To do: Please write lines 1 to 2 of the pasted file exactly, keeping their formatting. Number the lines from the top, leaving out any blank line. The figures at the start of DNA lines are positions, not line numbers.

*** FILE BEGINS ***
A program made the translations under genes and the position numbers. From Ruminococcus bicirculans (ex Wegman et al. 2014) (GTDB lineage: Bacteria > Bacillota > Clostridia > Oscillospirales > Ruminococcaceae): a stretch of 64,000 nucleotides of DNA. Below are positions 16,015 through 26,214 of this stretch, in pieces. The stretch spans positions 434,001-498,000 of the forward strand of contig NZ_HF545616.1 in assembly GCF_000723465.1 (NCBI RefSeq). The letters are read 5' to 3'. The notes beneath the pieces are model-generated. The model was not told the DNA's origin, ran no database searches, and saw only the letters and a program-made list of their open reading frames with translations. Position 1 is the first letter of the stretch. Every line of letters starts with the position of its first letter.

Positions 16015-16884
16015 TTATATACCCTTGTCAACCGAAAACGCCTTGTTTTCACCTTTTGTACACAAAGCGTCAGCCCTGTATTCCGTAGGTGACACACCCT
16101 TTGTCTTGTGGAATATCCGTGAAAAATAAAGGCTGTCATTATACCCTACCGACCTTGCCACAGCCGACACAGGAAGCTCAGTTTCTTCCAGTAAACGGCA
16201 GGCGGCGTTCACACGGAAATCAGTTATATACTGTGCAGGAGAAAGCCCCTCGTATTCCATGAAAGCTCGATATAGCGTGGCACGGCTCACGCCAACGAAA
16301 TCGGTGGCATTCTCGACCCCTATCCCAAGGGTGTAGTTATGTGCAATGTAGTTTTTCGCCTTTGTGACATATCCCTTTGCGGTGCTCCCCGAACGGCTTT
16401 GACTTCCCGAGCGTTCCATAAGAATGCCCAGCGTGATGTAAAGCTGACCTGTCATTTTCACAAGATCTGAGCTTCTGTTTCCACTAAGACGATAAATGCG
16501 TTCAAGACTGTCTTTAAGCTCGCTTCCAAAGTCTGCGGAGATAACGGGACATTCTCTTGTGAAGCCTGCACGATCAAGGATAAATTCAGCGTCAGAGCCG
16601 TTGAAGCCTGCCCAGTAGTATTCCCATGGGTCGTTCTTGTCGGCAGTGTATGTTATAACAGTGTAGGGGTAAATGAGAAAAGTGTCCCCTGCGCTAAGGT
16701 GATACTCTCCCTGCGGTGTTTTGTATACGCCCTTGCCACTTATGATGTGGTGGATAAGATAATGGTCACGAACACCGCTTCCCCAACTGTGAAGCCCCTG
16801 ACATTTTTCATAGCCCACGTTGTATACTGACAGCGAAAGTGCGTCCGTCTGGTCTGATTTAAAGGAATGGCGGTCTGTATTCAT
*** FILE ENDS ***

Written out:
A program made the translations under genes and the position numbers. From Ruminococcus bicirculans (ex Wegman et al. 2014) (GTDB lineage: Bacteria > Bacillota > Clostridia > Oscillospirales > Ruminococcaceae): a stretch of 64,000 nucleotides of DNA. Below are positions 16,015 through 26,214 of this stretch, in pieces. The stretch spans positions 434,001-498,000 of the forward strand of contig NZ_HF545616.1 in assembly GCF_000723465.1 (NCBI RefSeq). The letters are read 5' to 3'. The notes beneath the pieces are model-generated. The model was not told the DNA's origin, ran no database searches, and saw only the letters and a program-made list of their open reading frames with translations. Position 1 is the first letter of the stretch. Every line of letters starts with the position of its first letter.

Positions 16015-16884